Landon’s last shot
Thursday, for a few hours, Landon Donovan was once again the center of the soccer universe. Yearly, or so it seems, I write a piece on Donovan going (or refusing to go) on loan. I’m usually pretty harsh on him. This is mostly because while I believe he has done a great service to MLS and soccer in the USA by staying in MLS, I also believe he has done a disservice to himself. When Brad Friedel surreptitiously called out Landon –or didn’t depending on who you believe, most people grouped into two sides. It was either the Friedel needs to shut up or that Friedel is right camp. I was somewhere in between, and like always I give equal blame to Donovan and MLS.
With the announcement of his loan, on a day when the Portland Timbers signed the first ever DP under the new DP rule, and Lee Nguyen made his entrance into the league, Donovan stole the headlines. In fact, at one point the story of him going to Everton was featured on the main menu bar of ESPN.com, CNNSI.com, Yahoo Sports, and on the ESPN television station ticker. These are places that do not usually talk about soccer, but this is the EPL, and he is Landon Donovan.
The reaction was not to be unexpected. However, questions still remain. What exactly does this two-month loan mean for Donovan? Truthfully, probably not a whole lot. When the loan is up, Landon will return to MLS to help Los Angeles defend their second straight Supporters Shield and their MLS Cup. Yet, I do wonder where exactly Donovan’s heart lies in the situation. Obviously he’s happy in Los Angeles, but he did take to Twitter to type “Once a Toffee, always a Toffee,” in reference to his –apparently– heroic return to Everton.
Honestly, how often do players go on two loans, to the same team, in a three season span? I’d wager that it does not happen too often. Here we have, perhaps, the greatest American player ever, on the cusp of 30, returning to the scene of his most admired club success. I’m sure many Galaxy supporters would argue that his time in Los Angeles is what he should be remembered for, but it is his time during a 10 match loan in Everton that has gained him the most world-wide notoriety. So here Landon is back in Everton. This is the same club that took on Brian McBride at age 31, before McBride played four spectacular seasons at Fulham.
This could be Landon’s last shot at the EPL. The question, however, is not whether he wants it or not. The question is whether MLS and/or AEG would allow it. We have already seen New York deny Tim Ream of being loaned out to West Brom. Ream struggled mightily in New York this season. In all honestly, if he has impressed enough in his short training to get offered a two-month loan, it is more than likely in his best interest to take it. Yet, he is being told he can train, not trial, in England.
Of all the MLS stars going to train in Europe –Kyle Beckerman, Juan Agudelo, Andy Najar, Bill Hamid, etc.– only Donovan and Ream, as far as I know, have been offered a loan deal. Donovan has the name and power within MLS to get loaned. Ream does not. Maybe this is it for Landon. Maybe he can impress so much at Everton that he can force a move to EPL. Maybe that is what he wants. The man never mentions anything about wanting loans, but that does not mean that he does not want one.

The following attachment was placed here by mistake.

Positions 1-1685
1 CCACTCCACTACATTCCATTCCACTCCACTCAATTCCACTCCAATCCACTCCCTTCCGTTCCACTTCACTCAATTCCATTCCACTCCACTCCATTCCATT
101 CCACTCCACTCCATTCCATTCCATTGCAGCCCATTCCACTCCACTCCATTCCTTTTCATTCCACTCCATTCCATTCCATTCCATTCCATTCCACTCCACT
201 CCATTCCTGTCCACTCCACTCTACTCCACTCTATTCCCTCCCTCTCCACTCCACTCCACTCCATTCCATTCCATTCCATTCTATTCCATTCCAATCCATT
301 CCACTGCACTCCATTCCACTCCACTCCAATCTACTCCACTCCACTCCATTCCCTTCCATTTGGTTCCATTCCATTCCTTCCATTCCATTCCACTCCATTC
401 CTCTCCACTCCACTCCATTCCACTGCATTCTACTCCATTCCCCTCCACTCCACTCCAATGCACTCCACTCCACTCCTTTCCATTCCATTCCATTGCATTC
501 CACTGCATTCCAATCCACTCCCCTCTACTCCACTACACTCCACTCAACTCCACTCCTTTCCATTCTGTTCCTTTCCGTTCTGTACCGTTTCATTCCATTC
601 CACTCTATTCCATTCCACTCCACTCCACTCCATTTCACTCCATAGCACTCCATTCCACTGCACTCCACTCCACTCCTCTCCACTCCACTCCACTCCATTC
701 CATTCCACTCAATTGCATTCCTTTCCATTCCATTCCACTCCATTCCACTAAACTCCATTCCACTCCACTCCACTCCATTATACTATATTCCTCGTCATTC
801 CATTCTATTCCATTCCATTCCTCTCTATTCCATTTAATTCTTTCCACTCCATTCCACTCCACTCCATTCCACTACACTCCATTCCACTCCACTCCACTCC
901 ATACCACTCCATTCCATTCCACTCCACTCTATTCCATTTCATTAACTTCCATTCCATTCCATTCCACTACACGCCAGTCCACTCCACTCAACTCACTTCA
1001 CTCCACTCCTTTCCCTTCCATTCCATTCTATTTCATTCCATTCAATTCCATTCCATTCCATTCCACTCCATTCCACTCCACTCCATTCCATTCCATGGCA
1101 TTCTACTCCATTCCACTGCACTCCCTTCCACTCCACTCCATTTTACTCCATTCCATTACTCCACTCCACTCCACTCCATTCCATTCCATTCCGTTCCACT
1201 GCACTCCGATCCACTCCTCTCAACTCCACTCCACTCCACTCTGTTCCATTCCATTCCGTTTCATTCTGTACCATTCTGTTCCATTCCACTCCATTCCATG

MLS, historically, does not like selling its American stars, and no American star has been bigger for MLS than Mr. Donovan. So although it is great seeing Jozy Altidore, Clint Dempsey, and Maurice Edu sold to foreign clubs they are seemingly the exception to the rule. More often than not we typically see players fulfilling their contracts with MLS and leaving on a free transfer. The current trend for some of the best, young American players is to attempt to ply their trade in Europe instead of putting in four or so years in MLS. Looking at Tim Ream’s situation, we can possibly see why.
Yet, MLS seems to now actively wish to be a feeder league (ed note: Big blog coming on that in a few). They are pursing young DPs. They are investing into academies. They are viewing the college ranks as supplemental instead of all-fulfilling. Tim Ream was a product of the college system, but no one knew him. His time at Red Bull got his name known and is now providing dividends for Ream. It could do the same for MLS if only they would invest in younger talent –even younger than Ream– and allow Landon to go.
Ream does not have the influence or the name recognition to force MLS to do anything, but perhaps Landon does. Perhaps, he goes out and replicates his Everton performance from 2010. Perhaps, he then asks for a sale. Perhaps, MLS does not overcharge Everton for their nominal American star (I’ve heard rumors that MLS wanted upwards of $20 million for Donovan following the 2010 World Cup). Perhaps, that is far too many “perhapses.”
This could be Landon’s last shot. This could be his farewell loan to the big show. If Landon is able to show well, he could put to rest the furor caused by Brad Friedel a week ago. He and Clint Dempsey are relatively even in the eyes of many people. But if Donovan shows up and keeps Everton from truly sinking into the depths he could gain the title of an Everton legend within only two loan stints. Hopefully, if this happens, he will be able to stay.
MLS may have big league aspirations, but they are not there yet. Landon Donovan may have big aspirations, and he is very close. If only the two could meet in the middle, then everyone could come out on top.